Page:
"Asset management is all about understanding the power of XML, because XML is the basis of this universal access to assets and artifacts," Carlson said, "and Microsoft's Longhorn is all about metadata. Metadata and XML are things a developer needs to know about."
Carlson tells how during last fall's PDC, Bill Gates gave a demo on how your related data is filed in files all over your desktop and throughout your network. Imagine, for example, that you're looking for all data on John Doe, from your AIM, email, Word and even voicemail.
"Bill asked: 'What if you could have all those assets available to you from your desktop, and by clicking on any of them those files would act just like a local document,'" Carlson said. "Creating a metadata catalog lets you begin to explore those possibilities, for developers and eventually for end users. Using a metadata catalog, all your data is composed to be related to other data. And, by using XML, you have a catalog that doesn't disturb the actual underlying record."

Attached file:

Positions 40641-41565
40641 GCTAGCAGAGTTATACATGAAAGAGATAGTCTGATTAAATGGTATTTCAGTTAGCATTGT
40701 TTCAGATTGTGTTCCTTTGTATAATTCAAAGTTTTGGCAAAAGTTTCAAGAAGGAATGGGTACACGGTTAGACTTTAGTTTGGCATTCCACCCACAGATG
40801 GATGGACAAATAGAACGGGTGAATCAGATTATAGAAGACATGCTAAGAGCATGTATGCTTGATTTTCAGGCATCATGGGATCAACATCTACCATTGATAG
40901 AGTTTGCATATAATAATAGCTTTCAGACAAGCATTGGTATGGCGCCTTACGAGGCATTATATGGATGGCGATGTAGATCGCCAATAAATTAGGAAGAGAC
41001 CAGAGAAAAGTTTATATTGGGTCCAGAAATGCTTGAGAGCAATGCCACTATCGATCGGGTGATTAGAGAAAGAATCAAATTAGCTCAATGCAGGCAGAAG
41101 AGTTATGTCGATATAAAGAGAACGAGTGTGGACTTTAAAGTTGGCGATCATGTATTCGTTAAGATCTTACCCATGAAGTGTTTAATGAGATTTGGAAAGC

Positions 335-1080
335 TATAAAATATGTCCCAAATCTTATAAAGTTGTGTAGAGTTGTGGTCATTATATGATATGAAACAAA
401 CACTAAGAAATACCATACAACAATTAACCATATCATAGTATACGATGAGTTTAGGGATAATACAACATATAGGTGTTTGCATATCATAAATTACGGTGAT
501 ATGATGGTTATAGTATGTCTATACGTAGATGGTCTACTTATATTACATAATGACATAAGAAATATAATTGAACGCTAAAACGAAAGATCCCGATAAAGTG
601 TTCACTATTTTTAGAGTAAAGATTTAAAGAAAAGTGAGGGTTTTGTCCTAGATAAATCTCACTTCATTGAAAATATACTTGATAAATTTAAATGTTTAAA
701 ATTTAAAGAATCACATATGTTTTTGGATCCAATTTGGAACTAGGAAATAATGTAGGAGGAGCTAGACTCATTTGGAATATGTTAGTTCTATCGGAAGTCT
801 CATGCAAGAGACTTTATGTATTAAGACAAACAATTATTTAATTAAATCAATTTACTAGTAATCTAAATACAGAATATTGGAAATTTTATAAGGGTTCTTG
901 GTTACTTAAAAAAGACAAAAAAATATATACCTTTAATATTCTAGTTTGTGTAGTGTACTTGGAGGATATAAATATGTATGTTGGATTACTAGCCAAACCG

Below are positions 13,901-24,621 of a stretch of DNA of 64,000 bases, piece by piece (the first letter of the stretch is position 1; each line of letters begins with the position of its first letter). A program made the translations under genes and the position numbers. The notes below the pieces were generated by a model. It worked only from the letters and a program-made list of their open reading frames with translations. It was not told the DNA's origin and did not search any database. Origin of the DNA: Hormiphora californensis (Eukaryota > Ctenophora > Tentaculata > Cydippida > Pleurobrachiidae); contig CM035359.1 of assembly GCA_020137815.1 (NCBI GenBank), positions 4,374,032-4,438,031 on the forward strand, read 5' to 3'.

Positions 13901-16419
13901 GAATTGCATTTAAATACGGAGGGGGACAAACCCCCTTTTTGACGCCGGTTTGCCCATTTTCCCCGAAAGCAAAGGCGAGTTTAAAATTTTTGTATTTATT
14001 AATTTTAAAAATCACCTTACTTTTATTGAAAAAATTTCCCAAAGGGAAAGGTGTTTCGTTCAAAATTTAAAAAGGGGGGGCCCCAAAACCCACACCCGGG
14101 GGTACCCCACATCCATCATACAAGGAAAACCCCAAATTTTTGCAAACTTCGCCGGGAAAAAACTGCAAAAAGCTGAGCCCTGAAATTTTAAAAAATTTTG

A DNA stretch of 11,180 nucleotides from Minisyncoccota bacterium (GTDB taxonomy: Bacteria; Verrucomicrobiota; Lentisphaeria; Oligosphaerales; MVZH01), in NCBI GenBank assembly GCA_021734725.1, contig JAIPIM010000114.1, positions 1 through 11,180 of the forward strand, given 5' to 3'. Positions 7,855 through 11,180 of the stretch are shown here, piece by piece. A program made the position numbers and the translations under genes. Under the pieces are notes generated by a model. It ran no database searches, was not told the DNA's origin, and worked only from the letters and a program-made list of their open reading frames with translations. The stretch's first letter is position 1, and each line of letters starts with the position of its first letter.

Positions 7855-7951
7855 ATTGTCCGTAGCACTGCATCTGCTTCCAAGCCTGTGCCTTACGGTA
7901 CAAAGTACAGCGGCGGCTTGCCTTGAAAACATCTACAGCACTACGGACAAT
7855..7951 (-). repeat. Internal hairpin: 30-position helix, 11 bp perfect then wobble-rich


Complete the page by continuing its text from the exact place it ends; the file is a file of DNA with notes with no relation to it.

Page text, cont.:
With the future in mind, LogicLibray committed to integrate its Logidex library with Microsoft's Visual Studio "Whidbey" release, providing add-ins and support for Whidbey's team development features.
MSDN users can have read-only access to the Logidex .NET Library via either Microsoft Internet Explorer or a Logidex add-in for Visual Studio .NET 2003 (available for download at http://www.logiclibrary.com/vsadd-in.asp).
Discovered Microsoft .NET Framework assets can be downloaded from the Logidex .NET Library directly into a user's development environment. Alternatively, users can request a 30-day trial of a hosted Logidex .NET Library that allows them to add their own SDAs to the library and map them to the Microsoft patterns and practices. Trial access to Lodidex is available at http://www.logiclibrary.com/msdn-trial.asp.
Logidex also offers Java.J2EE solutions. Users can also access read-only libraries of Sun's Core J2EE Patterns and/or RosettaNet's Partner Interface Processes (PIPs) via the Logidex Asset Center (LAC) at http://www.logidexassetcenter.com. Discovered assets can be downloaded from the LAC directly into a user's development environment.
Pricing for the full version of Logidex begins at $35,000 for department or project use.